This species is small (42-44 mm. total length), with two oval, yellow spots on the side of the thorax. Abdomen is short and lacks light colored markings after segment 3. The ovipositor of females is spout-like and perpendicular to the long axis of the abdomen (Dunkle 2000, Walker and Corbet 1975). Larvae are uniformly brown and not very hairy (Walker and Corbet 1975). This is a northern species, occurring across Canada and the northeast and Pacific Northwest in the United States. It is widespread across the Upper Peninsula and a Forest-wide survey (7/12/01-7/18/01) found them in Caddis Creek, Ontonagon county; and Wellington Creek, Gogebic County. Where found, it was associated with S. elongata. The habitat appears to be narrow, rocky, shady streams without emergent vegetation. They are also found in streams running through open sedge meadows. The adults feed in shady forest glades or along forest edges (Dunkle 2000). It is in sedge meadow habitats that it is most likely to be encountered with S. elongata. The larvae of the Genus Somatochlora are sprawlers, which means they live at the substrates surface or hidden amidst debris (Corbet 1999). They would require a microhabitat that contains some organic matter to hide in, such as depositional areas. Their diet is very broad and includes any animal small enough to capture and ingest. The flight season is early June or July to mid-august (Needham et al 2000).
There is potential habitat present; this species will be analyzed further.
Alternative 1 (No Action Alternative)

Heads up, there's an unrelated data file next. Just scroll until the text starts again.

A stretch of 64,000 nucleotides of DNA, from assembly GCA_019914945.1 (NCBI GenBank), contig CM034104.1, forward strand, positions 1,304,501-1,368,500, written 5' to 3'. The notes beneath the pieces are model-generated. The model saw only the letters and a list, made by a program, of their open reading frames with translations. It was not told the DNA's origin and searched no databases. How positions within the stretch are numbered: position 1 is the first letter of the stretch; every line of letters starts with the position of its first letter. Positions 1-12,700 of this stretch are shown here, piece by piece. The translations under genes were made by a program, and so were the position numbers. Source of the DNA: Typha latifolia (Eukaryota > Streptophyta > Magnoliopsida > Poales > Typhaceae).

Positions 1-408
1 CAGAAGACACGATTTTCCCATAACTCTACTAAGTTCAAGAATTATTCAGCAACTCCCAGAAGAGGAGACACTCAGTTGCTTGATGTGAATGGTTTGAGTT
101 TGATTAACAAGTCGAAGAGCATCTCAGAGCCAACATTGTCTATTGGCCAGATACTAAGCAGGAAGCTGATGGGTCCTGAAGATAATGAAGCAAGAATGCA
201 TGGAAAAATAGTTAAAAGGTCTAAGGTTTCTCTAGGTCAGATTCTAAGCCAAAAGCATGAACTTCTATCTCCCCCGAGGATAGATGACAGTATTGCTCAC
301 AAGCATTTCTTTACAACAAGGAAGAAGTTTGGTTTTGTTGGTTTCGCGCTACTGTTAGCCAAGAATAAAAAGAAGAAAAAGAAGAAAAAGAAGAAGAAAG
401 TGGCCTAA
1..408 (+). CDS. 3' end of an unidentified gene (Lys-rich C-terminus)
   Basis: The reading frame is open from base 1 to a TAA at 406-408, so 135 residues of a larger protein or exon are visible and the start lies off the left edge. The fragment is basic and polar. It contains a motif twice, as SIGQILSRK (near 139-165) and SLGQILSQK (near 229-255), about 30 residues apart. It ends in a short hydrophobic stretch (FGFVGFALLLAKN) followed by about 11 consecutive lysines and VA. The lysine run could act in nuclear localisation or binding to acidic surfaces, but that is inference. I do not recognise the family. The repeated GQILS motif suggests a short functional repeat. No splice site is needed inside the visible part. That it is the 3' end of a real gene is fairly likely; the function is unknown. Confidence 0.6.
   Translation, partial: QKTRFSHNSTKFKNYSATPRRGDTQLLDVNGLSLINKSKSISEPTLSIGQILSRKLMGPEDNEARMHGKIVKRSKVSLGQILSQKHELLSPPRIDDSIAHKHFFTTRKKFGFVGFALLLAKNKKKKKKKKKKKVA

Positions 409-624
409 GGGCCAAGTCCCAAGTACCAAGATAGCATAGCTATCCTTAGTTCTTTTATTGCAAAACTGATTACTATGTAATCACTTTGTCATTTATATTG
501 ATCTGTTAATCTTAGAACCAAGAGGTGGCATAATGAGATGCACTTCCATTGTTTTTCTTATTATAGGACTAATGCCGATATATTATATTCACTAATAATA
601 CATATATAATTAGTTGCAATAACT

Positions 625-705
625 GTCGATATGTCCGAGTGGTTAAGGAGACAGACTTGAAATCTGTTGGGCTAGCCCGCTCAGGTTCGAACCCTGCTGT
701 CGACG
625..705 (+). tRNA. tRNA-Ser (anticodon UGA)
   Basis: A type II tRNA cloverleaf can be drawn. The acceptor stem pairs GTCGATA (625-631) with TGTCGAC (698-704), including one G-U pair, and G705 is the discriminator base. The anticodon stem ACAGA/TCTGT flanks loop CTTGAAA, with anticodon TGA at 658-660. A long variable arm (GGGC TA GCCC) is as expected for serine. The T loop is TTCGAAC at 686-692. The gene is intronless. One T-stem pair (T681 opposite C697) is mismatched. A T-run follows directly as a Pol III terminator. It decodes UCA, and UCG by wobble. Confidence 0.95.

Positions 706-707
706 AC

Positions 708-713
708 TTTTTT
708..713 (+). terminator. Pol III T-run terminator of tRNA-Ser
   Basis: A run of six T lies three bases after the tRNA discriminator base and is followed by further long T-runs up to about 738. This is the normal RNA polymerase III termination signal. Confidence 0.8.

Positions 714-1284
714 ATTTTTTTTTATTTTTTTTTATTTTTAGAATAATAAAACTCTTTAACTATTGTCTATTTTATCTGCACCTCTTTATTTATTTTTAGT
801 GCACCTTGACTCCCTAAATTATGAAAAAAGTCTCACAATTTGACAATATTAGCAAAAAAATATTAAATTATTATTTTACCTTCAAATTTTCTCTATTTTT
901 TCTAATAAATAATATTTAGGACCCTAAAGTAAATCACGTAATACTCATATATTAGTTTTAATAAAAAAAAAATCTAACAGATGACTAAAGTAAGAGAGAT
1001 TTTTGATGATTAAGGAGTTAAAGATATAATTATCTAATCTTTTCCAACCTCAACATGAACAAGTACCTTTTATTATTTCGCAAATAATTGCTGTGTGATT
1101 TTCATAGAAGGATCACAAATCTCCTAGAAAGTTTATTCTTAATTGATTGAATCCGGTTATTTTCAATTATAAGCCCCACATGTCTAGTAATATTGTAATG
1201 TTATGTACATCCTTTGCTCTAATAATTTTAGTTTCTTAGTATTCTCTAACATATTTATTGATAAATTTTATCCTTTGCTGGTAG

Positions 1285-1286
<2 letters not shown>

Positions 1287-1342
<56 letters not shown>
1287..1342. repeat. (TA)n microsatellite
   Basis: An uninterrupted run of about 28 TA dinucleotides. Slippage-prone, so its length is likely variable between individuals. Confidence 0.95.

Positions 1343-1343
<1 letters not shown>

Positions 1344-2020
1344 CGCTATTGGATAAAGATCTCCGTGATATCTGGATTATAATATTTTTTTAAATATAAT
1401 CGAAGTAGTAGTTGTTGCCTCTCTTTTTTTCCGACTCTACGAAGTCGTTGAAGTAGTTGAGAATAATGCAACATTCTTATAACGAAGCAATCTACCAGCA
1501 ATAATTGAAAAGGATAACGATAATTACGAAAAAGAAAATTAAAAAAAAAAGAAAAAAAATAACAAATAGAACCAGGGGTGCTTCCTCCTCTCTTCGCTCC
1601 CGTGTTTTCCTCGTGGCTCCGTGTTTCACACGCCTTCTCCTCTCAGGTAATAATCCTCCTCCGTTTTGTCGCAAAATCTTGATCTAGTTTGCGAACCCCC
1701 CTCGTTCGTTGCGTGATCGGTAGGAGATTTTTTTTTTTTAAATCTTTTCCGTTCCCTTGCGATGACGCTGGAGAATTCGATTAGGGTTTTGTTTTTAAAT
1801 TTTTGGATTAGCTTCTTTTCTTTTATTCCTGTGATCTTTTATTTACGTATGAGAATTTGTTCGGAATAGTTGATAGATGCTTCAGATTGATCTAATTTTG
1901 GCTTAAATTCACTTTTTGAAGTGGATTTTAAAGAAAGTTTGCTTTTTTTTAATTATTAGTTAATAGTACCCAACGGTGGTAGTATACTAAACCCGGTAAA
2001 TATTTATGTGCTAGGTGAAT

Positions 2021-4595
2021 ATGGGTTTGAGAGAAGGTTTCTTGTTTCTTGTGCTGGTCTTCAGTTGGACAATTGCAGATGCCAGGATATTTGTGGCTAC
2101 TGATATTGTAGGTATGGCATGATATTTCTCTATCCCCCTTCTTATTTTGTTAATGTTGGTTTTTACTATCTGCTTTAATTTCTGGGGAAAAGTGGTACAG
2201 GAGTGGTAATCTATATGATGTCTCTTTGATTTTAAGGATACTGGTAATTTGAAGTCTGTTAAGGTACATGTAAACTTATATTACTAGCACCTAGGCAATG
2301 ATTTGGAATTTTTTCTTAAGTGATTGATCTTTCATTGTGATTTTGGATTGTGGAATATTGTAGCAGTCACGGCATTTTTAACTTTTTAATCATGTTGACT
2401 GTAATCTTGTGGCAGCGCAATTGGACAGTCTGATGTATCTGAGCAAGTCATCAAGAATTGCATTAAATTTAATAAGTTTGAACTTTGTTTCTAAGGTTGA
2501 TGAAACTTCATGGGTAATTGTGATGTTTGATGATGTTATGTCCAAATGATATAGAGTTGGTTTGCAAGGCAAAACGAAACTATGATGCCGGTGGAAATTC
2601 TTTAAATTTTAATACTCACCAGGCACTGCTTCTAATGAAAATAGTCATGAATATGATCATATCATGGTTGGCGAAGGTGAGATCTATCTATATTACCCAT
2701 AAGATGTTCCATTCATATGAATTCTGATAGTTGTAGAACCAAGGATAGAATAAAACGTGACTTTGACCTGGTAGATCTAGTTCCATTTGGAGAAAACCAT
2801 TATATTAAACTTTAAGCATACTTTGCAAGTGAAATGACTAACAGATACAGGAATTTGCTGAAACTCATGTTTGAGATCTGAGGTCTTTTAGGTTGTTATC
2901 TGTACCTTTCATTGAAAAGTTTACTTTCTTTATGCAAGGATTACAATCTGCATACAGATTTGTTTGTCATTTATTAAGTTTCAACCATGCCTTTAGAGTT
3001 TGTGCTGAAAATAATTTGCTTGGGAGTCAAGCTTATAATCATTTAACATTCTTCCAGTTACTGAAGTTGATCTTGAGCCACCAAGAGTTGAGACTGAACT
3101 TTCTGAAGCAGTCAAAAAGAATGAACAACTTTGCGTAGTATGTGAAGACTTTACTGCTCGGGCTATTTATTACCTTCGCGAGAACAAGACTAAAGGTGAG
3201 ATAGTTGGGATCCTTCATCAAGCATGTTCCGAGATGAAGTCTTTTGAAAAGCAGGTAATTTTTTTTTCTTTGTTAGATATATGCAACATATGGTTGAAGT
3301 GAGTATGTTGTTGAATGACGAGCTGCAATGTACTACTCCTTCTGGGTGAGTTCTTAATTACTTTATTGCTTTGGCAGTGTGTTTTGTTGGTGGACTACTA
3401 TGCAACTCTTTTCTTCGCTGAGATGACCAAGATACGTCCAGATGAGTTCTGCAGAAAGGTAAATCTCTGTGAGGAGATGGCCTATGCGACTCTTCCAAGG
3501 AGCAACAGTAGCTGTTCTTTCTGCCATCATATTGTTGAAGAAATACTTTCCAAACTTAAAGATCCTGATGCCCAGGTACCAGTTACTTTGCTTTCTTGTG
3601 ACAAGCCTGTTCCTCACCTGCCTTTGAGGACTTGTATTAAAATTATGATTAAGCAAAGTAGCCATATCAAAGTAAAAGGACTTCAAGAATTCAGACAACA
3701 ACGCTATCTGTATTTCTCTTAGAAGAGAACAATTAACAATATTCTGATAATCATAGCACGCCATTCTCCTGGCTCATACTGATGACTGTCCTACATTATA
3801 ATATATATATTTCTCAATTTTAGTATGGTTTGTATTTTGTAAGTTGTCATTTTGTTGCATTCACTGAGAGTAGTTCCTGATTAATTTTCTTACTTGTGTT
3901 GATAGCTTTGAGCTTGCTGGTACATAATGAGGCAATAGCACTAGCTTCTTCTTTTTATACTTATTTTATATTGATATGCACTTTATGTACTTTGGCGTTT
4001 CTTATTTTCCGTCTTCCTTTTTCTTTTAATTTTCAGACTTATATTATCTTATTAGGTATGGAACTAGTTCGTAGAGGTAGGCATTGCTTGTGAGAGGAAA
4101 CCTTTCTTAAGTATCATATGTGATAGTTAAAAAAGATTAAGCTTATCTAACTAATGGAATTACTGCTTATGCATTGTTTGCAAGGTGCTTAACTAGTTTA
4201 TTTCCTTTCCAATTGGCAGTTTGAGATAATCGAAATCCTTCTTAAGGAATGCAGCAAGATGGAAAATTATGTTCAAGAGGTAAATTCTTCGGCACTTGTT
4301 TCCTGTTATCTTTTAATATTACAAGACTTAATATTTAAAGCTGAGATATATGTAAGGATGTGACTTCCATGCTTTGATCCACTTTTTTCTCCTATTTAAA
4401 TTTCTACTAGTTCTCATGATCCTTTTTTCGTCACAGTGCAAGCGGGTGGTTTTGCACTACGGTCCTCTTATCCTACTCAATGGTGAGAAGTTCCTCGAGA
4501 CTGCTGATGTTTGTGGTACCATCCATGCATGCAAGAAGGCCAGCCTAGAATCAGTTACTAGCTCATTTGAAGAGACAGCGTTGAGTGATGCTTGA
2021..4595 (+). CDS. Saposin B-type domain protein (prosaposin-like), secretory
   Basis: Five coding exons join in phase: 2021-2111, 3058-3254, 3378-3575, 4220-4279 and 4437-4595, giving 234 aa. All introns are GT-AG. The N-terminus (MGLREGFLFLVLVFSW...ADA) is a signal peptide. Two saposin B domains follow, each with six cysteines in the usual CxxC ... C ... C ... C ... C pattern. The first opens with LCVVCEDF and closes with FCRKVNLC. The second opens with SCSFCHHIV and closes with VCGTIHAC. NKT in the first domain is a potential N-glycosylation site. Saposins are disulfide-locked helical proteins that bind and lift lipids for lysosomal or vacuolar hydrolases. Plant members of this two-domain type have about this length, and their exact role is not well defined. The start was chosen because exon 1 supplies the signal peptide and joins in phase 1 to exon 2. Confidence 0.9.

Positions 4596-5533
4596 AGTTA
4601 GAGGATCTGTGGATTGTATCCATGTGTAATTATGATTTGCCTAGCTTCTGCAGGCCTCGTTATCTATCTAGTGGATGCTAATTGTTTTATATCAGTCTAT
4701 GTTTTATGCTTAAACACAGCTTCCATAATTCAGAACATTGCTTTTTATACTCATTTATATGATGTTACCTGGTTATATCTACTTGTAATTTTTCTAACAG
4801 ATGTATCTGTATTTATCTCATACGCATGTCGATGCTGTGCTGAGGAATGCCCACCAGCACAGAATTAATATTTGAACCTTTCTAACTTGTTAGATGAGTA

There would be no harvesting activities, no road construction, re-construction, maintenance, or decommissionsing of roads in the project area, there would be no connected actions including opening maintenance, tag alder regeneration, scarification for natural conifer regeneration, no watershed restoration work, and no fisheries stream habitat improvement work. There would be 4 miles of road maintenance (FR 6950). It is possible that potential habitat exists in the Cisco Branch of the Ontonagon River, the South Branch of the Ontonagon River, Sucker Creek, Redlight Creek and Choate Creek.
There are no proposed harvesting actions in this alternative in the Wild and Scenic River corridors for the Cisco Branch or the South Branch of the Ontonagon River, thus no increases in the level of risk, no increase in water temperature due to canopy removal, no expected hydrological changes in the streams due to human manipulation (i.e. additions fo structures or woody debris). Other conditions,like fish host populations, changes in dissolved oxygen, or nutrients are not expected to change in this alternatives.
The four miles of road maintenance (FR 6950) in this alternative will not have any effects on stream water quality because this road does not cross any permanent stream or river in the project area. This road will not contribute sediment to any permanent stream in the project area. There are some road crossing that will go unattended in this alternative and some of these crossings are contributing sediment to stream and rivers. Tthe most noteable is the FR 6987 crossing of Redlight creek. Sediment is entering the stream at this crossing and represents a negative impact to mollusks downstream of the culvert. The sediments may bury riffle habitat where the mollusks feed, or a large addition of sediment may actually bury the mollusks faster than they can move and end up killing them. Sedimentation in the stream can affect mollusks indirectly by changing habitat conditions for the host fish species in the stream, and without the hosts mollusks cannot successfully reproduce. There is also one small (currently an ATV crossing) on Choate creek. FR6975-E7 crosses Choate creek and the crossing is by ATVs. There is some potential for sediment to enter the stream at this crossing. The other road crossings are crossings at intermittant streams and drainages. Any sediment moving into these intermittant drainages will not have a direct impact on potential mollusk habitat in the permanent streams, the effect will be indirect as some of the sediment maybe trapped in the intermittant drainages, but some sediments may make its way to the perennial streams over a long period of time.